2006. On the Dangers of Making Scientific Models Ontologically Independent: Taking Richard Levins' Warnings Seriously. Biology and Philosophy 21: 703-724. [Download PDF.]
- Here I explore Levins and Lewontin’s separate and joint pleas to avoid conflating our scientific models with the world. I differentiate two views of theorizing and modeling, orthodox and dialectical, in order to examine Levins and Lewontin’s, among others’, advocacy of the latter view. I compare these two views with respect to four points regarding ontological assumptions: (1) the origin of ontological assumptions, (2) the relation of such assumptions to the formal models of the same theory, (3) their use in integrating and negotiating different formal models of distinct theories, and (4) their employment in explanatory activity. I investigate three case studies that show the relevance and power of the dialectical understanding, taking ‘dialectic’ in both its Hegelian–Marxist sense of opposition and tension and its Platonic sense of dialogue between advocates of distinct theories.
2006. Fisherian and Wrightian Perspectives in Evolutionary Genetics and Model-Mediated Imposition of Theoretical Assumptions.
- This paper inspects how theoretical assumptions operative in the modeling process are central in determining how nature is actually taken to be. A case study is considered: two different models by Michael Turelli and Steve Frank of the evolution of parasite-mediated cytoplasmic incompatibility, guided by Fisherian and Wrightian perspectives, respectively. Since both models are commensurable with respect to both mathematics and data, the differences between them in (1) mathematical presentation of the models, (2) explanations, and (3) objectified ontologies stem neither from differences in mathematical method nor employed data, but rather from differences in theoretical assumptions, especially regarding ontology. I conclude with a discussion of the general implications of this analysis for the controversy between Fisherian and Wrightian perspectives.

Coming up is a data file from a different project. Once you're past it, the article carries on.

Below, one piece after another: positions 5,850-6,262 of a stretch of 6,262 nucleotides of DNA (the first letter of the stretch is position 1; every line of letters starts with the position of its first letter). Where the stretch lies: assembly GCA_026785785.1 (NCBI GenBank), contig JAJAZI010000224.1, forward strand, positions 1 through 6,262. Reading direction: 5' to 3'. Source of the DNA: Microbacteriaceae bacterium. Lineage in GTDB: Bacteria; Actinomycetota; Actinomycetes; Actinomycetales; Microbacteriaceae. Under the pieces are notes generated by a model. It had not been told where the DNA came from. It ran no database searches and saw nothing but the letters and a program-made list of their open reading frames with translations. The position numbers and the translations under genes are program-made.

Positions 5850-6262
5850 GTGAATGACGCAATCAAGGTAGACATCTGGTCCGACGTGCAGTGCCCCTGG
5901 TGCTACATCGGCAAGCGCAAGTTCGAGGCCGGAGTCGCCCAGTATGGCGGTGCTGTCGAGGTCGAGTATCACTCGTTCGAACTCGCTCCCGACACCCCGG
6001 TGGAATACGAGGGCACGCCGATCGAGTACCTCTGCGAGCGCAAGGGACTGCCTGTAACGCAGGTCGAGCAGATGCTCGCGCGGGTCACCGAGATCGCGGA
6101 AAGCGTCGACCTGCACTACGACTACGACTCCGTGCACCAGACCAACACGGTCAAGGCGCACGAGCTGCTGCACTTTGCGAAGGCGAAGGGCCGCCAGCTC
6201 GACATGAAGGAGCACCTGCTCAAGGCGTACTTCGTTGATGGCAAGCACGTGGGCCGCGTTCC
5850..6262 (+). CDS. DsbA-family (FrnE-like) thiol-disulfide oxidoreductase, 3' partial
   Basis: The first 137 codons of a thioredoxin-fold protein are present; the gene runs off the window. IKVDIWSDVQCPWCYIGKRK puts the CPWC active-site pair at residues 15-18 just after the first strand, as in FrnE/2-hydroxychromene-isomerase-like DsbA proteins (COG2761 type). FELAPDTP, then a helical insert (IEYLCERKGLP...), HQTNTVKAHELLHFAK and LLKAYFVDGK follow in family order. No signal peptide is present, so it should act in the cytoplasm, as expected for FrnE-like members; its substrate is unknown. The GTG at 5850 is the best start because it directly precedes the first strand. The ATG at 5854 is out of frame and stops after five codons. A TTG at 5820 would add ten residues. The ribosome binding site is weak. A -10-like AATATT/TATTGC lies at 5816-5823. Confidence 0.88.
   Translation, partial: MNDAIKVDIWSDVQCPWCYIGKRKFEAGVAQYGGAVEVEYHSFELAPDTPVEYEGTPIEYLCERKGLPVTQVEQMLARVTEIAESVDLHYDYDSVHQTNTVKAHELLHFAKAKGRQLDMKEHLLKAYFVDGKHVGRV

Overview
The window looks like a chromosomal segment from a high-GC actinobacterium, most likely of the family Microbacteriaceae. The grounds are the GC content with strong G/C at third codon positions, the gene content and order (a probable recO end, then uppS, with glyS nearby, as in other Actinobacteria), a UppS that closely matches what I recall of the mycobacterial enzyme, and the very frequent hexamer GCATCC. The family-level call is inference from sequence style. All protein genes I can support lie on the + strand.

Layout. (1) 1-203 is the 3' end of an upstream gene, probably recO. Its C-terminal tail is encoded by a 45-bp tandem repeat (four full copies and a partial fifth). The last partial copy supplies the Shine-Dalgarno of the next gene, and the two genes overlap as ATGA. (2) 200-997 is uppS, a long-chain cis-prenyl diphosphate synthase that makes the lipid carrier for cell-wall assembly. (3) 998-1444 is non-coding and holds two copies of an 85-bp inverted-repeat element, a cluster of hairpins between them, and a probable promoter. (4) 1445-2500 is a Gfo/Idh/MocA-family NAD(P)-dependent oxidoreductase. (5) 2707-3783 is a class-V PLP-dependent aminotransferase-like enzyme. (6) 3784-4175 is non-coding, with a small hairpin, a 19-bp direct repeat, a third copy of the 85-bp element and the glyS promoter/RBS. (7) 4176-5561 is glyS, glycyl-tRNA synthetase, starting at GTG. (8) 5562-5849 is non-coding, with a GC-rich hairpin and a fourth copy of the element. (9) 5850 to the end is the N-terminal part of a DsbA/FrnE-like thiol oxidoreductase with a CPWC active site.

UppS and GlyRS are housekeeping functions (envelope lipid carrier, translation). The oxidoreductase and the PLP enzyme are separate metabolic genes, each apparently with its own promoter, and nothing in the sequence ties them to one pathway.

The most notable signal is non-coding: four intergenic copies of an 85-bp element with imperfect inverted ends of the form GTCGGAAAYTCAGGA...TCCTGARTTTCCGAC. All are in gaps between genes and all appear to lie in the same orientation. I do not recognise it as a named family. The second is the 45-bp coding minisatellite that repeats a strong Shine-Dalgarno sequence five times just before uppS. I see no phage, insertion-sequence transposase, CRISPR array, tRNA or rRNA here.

2005. An Obstacle to Unification in Biological Social Science: Formal and Compositional Styles of Science. Graduate Journal of Social Sciences 2: 40-100. [Download PDF from philpapers.com.]
- The use of the category ‘styles of scientific research’ in historical and philosophical studies of science is motivated. In particular, the possibility of the unification of biology and social science is interrogated by examining the possibility of unifying two styles of scientific research: formal and compositional. Recent attempts at unifying biology and social science have been premised almost exclusively on the formal style. However, through the use of a historical example of defenders of compositional biological social science – the Ecology Group at the University of Chicago from, roughly, the 1930s to the 1950s – the coherence and possibility of effecting this synthesis by employing the compositional style is shown.
2005. "Evolutionary Developmental Biology Meets Levels of Selection: Modular Integration or Competition, or Both?" in Modularity: Understanding the Development and Evolution of Complex Natural Systems (W. Callebaut and D. Rasskin-Gutman, eds.),
- Many biological researchers now posit ‘modules,’ defined as parts – such as conserved morphological structures or developmental units – in terms of which biological wholes may be analyzed. This paper investigates two ways of approaching the question of whether modules mechanistically interact or selectively compete (or both): Whereas the integration perspective focuses on how modules interact to form an individual and on the patterns of evolutionary change of mechanisms and modules, the competition perspective emphasizes the selective dynamics that lead to changes in replicator (e.g. gene) frequencies. I suggest that these perspectives are complementary, while also emphasizing the utility for all researchers of considering both a partitioning strategy, which explains an individual as a direct and linear aggregation of its modules, and an articulation strategy, which stresses the nonlinear interaction among parts.
[Writing HPS Dissertation & Biology Masters, 2001-2004]
2001. Varieties of Modules: Kinds, Levels, Origins, and Behaviors. Journal of Experimental Zoology (Molecular and Developmental Evolution) 291: 116-129. [Download PDF from philpapers.com.]